It helps immensely that they have lots of buddy chemistry and that they genuinely like each other. Also helping is that both of them seem to have made the show enough of a priority that they have geared their other career goals around it, rather than the other way round. This has not been the situation in other long-running shows with small casts. Career ambitions derailed the last three seasons of the show’s spiritual predecessor, The X-Files, when David Duchovny left in the middle of season seven to pursue a movie career. Also, second banana Gillian Anderson was reputedly not treated very well by her co-star and the head writer, Chris Carter.
On the production side, costs have also been kept down by the producers and executive producers (most notably, X-Files vet Kim Manners early on and Bob Singer throughout) through a succession of head writers/showrunners. Supernatural happens to be one of those shows where the writers are in charge, at least nominally. That is not always true. It wasn’t for Dark Angel, for example, and it is notoriously not true for The Walking Dead, which has already parted ways with two head writers and an entire writing staff in its three seasons.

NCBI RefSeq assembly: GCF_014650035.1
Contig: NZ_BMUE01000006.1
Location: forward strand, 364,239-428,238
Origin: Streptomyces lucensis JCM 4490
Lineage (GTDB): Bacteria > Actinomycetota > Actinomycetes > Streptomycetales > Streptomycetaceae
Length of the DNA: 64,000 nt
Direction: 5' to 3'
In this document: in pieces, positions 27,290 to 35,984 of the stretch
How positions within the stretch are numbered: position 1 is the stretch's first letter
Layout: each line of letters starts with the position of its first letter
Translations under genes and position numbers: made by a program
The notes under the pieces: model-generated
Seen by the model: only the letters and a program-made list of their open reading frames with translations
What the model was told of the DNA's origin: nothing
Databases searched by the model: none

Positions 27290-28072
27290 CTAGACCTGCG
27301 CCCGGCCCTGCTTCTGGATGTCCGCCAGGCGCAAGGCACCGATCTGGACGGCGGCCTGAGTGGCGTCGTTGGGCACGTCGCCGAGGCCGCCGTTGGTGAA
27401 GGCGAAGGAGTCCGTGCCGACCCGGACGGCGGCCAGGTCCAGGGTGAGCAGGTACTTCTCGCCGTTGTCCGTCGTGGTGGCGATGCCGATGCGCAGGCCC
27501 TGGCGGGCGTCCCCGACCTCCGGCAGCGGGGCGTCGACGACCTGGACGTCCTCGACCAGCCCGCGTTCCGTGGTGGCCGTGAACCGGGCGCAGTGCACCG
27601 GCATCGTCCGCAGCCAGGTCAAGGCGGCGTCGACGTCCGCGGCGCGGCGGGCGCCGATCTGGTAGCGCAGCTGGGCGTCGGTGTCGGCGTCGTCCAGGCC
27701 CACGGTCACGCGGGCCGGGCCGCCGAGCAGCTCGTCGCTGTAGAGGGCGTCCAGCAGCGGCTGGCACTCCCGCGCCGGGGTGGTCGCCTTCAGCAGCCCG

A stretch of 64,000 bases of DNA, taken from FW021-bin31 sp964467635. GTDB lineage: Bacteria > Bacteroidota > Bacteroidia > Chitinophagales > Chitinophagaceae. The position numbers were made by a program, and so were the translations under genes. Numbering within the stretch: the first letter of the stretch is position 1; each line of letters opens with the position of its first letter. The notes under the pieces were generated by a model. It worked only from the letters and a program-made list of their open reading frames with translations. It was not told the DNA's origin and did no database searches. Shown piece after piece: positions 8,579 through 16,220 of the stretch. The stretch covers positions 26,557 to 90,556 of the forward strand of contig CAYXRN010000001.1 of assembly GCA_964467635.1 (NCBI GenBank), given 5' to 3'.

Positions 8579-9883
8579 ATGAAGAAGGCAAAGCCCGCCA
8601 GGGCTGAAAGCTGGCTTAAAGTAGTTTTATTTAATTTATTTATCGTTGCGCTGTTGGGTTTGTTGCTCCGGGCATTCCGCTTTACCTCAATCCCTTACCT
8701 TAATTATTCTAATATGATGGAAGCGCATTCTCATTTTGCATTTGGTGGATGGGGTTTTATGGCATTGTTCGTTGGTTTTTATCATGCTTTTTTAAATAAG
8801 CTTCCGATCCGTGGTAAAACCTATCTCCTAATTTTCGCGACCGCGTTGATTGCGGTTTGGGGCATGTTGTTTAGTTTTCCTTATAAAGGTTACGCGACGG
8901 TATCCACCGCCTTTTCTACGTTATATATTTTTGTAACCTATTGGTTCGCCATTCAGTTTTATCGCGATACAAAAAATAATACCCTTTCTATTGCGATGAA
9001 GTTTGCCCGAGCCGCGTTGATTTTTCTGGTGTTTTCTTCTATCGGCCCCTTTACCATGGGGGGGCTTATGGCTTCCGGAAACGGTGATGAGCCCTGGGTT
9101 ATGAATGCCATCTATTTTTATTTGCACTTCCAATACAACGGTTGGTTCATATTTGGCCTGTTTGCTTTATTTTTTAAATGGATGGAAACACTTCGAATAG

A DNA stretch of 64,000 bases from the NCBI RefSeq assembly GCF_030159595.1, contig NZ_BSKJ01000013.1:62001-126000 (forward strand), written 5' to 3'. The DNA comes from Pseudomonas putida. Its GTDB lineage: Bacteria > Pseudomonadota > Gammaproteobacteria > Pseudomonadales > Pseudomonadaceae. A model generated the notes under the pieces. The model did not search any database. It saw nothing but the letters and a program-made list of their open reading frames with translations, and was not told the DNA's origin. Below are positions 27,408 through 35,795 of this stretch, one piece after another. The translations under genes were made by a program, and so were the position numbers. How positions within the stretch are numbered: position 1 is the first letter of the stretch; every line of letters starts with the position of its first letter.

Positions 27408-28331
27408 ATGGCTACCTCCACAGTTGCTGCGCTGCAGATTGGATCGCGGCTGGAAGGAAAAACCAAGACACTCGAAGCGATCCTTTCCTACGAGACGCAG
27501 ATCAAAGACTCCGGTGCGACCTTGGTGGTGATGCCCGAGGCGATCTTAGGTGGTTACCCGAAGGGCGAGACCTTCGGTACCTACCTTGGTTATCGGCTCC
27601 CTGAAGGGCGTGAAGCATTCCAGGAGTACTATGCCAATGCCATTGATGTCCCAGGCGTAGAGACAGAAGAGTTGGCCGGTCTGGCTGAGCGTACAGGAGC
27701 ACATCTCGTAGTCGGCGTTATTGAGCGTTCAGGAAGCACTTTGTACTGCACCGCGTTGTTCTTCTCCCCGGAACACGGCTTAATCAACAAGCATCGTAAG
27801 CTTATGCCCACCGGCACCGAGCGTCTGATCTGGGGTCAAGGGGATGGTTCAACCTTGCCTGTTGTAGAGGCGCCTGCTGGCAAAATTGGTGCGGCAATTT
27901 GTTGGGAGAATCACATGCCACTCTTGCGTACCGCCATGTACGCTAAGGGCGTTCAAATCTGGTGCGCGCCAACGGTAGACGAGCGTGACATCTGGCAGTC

Another problem for The Walking Dead is that it’s a budget-buster, what with all the elaborate makeup and other special effects and expensive sets. That is crowd-pleasing now. I sure enjoyed it better than the warmed-over soap writing when I was still reviewing it, before I passed the baton to Harry Markov. But it will become an issue a few seasons down the road, should the show maintain its high ratings that long. This is why you usually see a deterioration in production quality in later seasons of a show.